With the right-wing blogosphere crying “Oh Noes Amnesty”!”, late last night a memo was leaked from the Department of Homeland Security revealing that the White House is at the very least considering “Administrative Alternatives to Comprehensive Immigration Reform”.
I hate giving the NRO traffic (full disclosure, I went to high school with the online editor there), the 11 page document looks at ways outside of the legislative process to provide relief for some of the millions of undocumented in the U.S.
From the memo:
This memorandum offers administrative relief options to promote family unity, foster economic growth, achieve significant process improvements, and reduce the threat of removal for certain individuals present in the United States without authorization…
The right is calling the memo, which lays out possibilities like allowing some with Temporary Protective Status (TPS) to make the move to permanent residents and expanding the use of the “extreme hardship standard” to apply to allow spouses and children of permanent residents to remain in the U.S. without fear of being separated from their families, amnesty, when in reality, it reads like an administration at attempting to make some effort to keep true to it’s promises and respond to the overwhelming sentiment in the U.S. that something needs to change with the way immigrant familias are treated.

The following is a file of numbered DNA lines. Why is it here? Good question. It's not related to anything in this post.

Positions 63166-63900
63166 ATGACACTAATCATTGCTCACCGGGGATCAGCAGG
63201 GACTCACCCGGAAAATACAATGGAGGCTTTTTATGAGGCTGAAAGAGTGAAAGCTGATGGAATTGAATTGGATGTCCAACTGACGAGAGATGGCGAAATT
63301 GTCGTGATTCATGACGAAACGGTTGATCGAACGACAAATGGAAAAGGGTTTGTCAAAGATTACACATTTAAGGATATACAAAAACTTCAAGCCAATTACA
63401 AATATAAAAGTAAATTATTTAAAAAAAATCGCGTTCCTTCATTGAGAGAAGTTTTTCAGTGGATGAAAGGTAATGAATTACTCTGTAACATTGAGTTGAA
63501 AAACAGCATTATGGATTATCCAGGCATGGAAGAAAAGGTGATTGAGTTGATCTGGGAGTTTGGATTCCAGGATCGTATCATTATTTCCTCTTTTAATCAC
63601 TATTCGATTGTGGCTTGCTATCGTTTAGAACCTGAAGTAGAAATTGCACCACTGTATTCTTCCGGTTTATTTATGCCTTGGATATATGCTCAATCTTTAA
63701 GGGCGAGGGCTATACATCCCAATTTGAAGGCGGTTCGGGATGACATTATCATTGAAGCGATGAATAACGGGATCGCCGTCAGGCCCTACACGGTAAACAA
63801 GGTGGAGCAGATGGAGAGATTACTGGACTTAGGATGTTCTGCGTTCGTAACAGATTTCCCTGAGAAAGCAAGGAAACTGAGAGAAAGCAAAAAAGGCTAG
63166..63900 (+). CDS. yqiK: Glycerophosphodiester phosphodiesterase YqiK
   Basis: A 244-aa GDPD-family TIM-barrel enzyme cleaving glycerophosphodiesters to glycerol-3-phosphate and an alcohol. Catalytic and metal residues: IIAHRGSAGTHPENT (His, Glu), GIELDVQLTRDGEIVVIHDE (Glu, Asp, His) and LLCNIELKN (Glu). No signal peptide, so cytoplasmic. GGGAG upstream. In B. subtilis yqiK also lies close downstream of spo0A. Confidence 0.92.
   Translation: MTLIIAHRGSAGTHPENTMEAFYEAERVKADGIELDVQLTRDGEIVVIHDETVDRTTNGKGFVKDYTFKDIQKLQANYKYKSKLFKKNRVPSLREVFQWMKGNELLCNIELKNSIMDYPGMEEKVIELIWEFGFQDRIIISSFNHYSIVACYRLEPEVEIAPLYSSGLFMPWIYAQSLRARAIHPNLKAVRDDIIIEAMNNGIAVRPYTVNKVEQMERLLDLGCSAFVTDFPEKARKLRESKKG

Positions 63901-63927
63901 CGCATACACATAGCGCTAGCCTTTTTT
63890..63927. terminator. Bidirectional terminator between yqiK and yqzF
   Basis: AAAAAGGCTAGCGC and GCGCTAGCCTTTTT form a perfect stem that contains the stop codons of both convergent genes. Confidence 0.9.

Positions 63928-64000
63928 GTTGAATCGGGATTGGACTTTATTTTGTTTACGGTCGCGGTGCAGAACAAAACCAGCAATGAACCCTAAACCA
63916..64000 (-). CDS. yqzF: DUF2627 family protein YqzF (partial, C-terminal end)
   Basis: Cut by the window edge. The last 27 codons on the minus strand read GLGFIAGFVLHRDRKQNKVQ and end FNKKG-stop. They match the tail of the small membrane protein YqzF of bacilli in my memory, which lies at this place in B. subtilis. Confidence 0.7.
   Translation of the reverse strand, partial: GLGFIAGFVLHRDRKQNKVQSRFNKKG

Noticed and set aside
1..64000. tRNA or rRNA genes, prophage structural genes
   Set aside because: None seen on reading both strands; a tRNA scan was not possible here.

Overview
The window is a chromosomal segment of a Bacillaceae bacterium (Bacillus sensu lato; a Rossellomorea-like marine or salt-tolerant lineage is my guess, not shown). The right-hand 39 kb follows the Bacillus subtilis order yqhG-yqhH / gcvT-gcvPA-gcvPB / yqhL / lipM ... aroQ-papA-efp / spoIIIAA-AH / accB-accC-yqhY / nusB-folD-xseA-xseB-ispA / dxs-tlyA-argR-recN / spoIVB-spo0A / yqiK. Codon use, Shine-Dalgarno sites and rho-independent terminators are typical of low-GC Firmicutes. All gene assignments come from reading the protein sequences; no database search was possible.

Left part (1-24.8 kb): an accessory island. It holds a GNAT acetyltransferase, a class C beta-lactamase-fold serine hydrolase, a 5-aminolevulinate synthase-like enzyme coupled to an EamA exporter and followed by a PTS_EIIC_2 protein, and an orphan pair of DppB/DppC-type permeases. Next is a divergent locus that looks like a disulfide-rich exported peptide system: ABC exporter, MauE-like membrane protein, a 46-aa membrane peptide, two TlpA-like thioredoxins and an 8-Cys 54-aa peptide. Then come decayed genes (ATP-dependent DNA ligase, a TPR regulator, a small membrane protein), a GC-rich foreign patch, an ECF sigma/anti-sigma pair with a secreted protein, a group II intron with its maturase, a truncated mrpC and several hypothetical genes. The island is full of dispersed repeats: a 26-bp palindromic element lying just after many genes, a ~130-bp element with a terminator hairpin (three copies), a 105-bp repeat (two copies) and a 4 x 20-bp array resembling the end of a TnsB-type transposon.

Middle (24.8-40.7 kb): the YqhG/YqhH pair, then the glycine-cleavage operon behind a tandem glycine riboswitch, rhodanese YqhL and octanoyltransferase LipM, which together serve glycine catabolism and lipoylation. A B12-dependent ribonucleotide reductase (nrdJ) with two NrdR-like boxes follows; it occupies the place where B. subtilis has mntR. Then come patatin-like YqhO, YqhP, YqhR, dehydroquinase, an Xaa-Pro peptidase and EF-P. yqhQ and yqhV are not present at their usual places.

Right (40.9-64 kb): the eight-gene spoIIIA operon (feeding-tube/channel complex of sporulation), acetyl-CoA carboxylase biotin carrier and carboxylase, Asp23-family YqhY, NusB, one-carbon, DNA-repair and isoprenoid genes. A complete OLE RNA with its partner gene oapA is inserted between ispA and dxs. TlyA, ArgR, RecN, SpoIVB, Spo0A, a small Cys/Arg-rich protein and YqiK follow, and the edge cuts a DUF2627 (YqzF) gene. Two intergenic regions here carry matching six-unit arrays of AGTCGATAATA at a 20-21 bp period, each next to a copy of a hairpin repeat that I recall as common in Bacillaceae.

The memo, which is not dated, refers specifically to the DREAM Act as a way to promote the targeted use of “deferred action”, which according to the Department of Homeland Security is a minimal humanitarian status that they can give to a portion of the undocumented population.
The release of this memo, attributed to Sen. Chuck Grassley, R-Iowa according to Pro-Publica, is certainly suspect given that portions of Arizona’s anti-immigrant law SB1070 went into effect yesterday and can be seen as a right wing pushback against the injunction temporarily stopping parts of the law from being implemented. Everyone should be clear though, that this memo, is far from comprehensive immigration reform (and therefore not “amnesty”) but rather perhaps, in the face of falling poll numbers, an attempt by the administration to save some face with the Latino voters. This memo does not protect the overwhelming majority of undocumented and it promotes the use of criminalizing programs such as “Secure Communities”. This memo also goes against what Obama said in his recent speech on immigration, where he strongly stated that administrative relief goes against the rule of law.
A ver where this path leads.